Xero execs play up integrations, point to vertical solutions

As the cloud accounting software provider builds up its North American presence, it is positioning itself as the hub for small-business financial management processes.

One factor instrumental in helping New Zealand cloud accounting software provider Xero build its North American presence—aside from the $150 million raised to support that agenda—is its vast ecosystem of add-ons and integrations to other services crucial for managing a small business holistically: more than 300 and counting. 

As Xero doubles down on its market outreach in the United States, you can expect that focus to continue, according to the executives leading that charge, newly appointed U.S. CEO Peter Karpas and U.S. President Jamie Sutherland.

"The number isn't as important as the quality of the integrations, but it is one of our great advantages," Karpas told me in a recent interview.

One particular focus right now for Xero, and other cloud accounting players i ncluding powerhouse Intuit, is integration with payroll software that helps automate some of the onerous tax administration that small-business owners must handle on behalf of employees. Aside from its own service, Xero has enabled integrations with major providers including Paychex, ADP Payroll Services, and upstart ZenPayroll.

You'll also hear more about vertical market application support in the future, Karpas said. While he wouldn't be specific, Xero in February announced a "Farming in the Cloud" solution that will bring single-ledger reporting to farmers starting in mid-2014. The initial focus is on supporting the farming community in New Zealand, where Xero has its roots. The solution is made possible through an integration with farming accounting experts Figured.com, as well as software partners iAgri and Aghub (both of which provide farm management applications), according to Xero's press release about the new solution.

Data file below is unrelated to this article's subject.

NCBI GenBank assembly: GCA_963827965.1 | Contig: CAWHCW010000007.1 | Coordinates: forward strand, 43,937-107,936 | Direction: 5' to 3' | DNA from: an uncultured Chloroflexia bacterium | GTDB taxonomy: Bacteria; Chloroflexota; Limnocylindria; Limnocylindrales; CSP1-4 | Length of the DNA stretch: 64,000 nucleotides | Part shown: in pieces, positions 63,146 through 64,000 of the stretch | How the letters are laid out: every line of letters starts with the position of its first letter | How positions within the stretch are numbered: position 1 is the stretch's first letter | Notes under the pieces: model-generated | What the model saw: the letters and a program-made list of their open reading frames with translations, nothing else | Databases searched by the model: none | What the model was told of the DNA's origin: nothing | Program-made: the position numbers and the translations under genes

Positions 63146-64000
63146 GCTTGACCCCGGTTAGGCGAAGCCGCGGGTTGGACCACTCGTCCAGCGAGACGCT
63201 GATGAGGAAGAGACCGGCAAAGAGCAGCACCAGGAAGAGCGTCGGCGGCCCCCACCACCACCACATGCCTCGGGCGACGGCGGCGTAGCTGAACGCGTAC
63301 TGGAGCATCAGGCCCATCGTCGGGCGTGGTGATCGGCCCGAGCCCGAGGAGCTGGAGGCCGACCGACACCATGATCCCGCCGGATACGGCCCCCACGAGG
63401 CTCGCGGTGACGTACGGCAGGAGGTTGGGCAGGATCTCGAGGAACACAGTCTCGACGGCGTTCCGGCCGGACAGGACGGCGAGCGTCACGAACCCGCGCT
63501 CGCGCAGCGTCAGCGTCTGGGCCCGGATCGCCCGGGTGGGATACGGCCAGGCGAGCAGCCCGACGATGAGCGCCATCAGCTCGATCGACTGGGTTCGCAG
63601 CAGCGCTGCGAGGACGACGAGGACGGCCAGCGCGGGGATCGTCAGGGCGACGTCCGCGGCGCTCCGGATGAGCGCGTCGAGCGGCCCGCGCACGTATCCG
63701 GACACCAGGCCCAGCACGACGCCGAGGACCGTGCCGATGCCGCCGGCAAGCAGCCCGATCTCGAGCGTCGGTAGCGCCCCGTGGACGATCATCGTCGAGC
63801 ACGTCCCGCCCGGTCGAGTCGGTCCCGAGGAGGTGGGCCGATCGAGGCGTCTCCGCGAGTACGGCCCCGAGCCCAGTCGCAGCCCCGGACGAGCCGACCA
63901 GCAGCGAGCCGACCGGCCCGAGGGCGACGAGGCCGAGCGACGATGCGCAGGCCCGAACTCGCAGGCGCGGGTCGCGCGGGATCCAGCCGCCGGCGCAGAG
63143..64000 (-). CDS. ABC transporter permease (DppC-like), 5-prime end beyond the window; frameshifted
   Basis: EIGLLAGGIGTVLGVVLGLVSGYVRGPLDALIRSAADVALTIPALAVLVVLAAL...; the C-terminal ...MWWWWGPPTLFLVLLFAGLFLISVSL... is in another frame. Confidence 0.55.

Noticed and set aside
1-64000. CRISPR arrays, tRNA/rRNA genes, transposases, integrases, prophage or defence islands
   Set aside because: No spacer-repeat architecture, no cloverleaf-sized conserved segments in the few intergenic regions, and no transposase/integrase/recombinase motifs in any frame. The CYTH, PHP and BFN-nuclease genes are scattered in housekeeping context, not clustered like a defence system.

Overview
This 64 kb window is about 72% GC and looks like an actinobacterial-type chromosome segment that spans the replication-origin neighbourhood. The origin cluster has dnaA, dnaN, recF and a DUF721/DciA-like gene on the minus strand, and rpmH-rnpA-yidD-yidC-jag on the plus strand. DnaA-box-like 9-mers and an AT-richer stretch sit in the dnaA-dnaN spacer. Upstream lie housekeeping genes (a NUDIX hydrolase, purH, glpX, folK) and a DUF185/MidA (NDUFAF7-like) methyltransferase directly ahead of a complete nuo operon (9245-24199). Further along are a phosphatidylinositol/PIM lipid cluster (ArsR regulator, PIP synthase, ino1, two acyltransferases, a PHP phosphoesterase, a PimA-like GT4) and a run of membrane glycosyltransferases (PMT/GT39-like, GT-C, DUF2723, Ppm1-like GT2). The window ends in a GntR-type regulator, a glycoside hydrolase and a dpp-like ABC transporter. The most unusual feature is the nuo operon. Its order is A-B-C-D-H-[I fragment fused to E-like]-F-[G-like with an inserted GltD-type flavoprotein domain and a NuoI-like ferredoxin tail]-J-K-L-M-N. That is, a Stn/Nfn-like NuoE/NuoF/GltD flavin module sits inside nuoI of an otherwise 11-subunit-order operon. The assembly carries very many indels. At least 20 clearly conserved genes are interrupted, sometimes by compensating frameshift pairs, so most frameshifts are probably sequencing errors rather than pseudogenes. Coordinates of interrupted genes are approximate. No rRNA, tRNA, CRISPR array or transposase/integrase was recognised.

As of late February 2014, Xero's cloud platform was being used by more than 250,000 small businesses and accounting professionals worldwide. The company doesn't specifically break out its US numbers, but it has roughly 100,000 in its original market, Australia. The service is available in more than 100 countries.

Most of Xero's customers are migrating to the platform from desktop accounting applications or spreadsheets or manual methods, according to Sutherland. Hence its launch last year of a QuickBooks conversion service  to help with migrations.

To help guide its development priorities, Xero works with a partner advisory council that includes accounting professionals and technology integrators. "We believe that a small business paired up with their professionals is more likely to be successful… We're focused keenly on the ability to collaborate with an outsider on finances, to help them decide when to hire the next employee and take out the next loan," Sutherland said.

Small businesses can try the Xero service free for up to 30 days. After that, pricing starts at $9 per month. It's most popular plan in the United States is the $70 per month premium subscription, which supports companies with up to 10 paid employees and offers up to 10 gigabytes of file storage. It also offers discounts to entrepreneurs who are running more than one business.

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